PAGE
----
Because of welfare concerns and increased labor efficiency, calves are increasingly housed in groups. To reduce variability in live weight within groups, farmers frequently regroup calves according to growth rate. We assessed the consequences of repeated regrouping and relocation on the welfare of 32 male Holstein calves housed in pairs. Animals of half of the pairs (regrouped calves) were placed in a new pen with a new partner once a week for 14 wk. Animals of the other half of the pairs (control calves) stayed in the same pen with the same partner. Behavior was observed for the 3 h following four mixings and for 24 h after all relocations were finished. The functioning of the hypothalamic-pituitary-adrenal axis and of the sympathetic nervous system were assessed. Calves were weighed once a week, their health was assessed daily, and abomasa were inspected when the calves were slaughtered. Calves reacted to the first mixing by interacting with the new partner and increasing their general activity (sniffing the partner in regrouped calves vs controls: 5.5 vs 2.9, P < 0.01; percentage time stepping: 3.2 vs 1.3, P < 0.001). This effect disappeared by the ninth mixing. After all relocations were completed, regrouped calves were more active at the end of the day and less active at night (P < 0.05). Cortisol responses to exogenous ACTH were higher in regrouped calves (integrated response: 6,688 vs 5,508 ng x min/mL, P < 0.01). Basal cortisol levels, ACTH responses to corticotropin-releasing hormone, activities of catecholamine-synthesizing enzymes (tyrosine hydroxylase and phenylethanolamine N-methyl transferase), and the incidence of health problems and growth rates did not differ between the two groups. Regrouped calves had fewer abomasal ulcers. Apart from the increased sensitivity of the adrenal cortex of regrouped calves to ACTH and the modification in the daily rhythm of activity, there was no clear evidence that repeated regrouping and relocation stresses calves. Aggression between calves was rare, and calves seemed to habituate to repeated mixing.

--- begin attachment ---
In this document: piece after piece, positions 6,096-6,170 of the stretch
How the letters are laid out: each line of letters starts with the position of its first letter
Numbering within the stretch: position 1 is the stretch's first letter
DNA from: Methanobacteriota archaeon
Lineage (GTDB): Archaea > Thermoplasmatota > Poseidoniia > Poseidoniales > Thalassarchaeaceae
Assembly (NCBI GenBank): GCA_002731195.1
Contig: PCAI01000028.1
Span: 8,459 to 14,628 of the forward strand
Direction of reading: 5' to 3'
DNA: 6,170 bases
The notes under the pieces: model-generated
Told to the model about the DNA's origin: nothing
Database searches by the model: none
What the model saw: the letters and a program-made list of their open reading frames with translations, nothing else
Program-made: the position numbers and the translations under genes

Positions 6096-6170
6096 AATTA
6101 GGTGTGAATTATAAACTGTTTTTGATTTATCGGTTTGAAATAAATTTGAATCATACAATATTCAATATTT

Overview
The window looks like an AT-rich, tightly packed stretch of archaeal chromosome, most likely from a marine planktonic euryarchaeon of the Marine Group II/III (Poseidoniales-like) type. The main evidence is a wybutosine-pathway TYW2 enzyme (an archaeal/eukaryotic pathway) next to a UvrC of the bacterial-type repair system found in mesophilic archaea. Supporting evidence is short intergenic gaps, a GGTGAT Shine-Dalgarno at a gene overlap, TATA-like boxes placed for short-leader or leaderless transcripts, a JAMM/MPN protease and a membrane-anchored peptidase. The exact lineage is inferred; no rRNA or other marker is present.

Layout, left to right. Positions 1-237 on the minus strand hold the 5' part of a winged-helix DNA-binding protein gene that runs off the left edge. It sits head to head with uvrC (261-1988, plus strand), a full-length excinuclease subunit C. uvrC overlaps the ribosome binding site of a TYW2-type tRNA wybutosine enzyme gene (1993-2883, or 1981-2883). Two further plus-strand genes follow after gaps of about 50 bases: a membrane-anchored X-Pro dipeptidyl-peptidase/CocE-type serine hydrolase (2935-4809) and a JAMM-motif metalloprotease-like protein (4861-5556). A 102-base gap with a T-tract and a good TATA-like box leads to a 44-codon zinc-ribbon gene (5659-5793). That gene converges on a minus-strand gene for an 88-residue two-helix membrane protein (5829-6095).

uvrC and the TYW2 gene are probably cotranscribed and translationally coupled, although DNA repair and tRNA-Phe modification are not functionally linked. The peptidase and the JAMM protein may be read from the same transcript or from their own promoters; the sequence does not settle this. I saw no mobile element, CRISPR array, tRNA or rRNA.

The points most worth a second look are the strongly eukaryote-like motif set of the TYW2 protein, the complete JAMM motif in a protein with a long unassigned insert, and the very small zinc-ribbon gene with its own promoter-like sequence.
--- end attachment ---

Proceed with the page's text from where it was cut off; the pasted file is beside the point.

|Journal||Journal of Animal Science|
|Publication status||Published - 2001|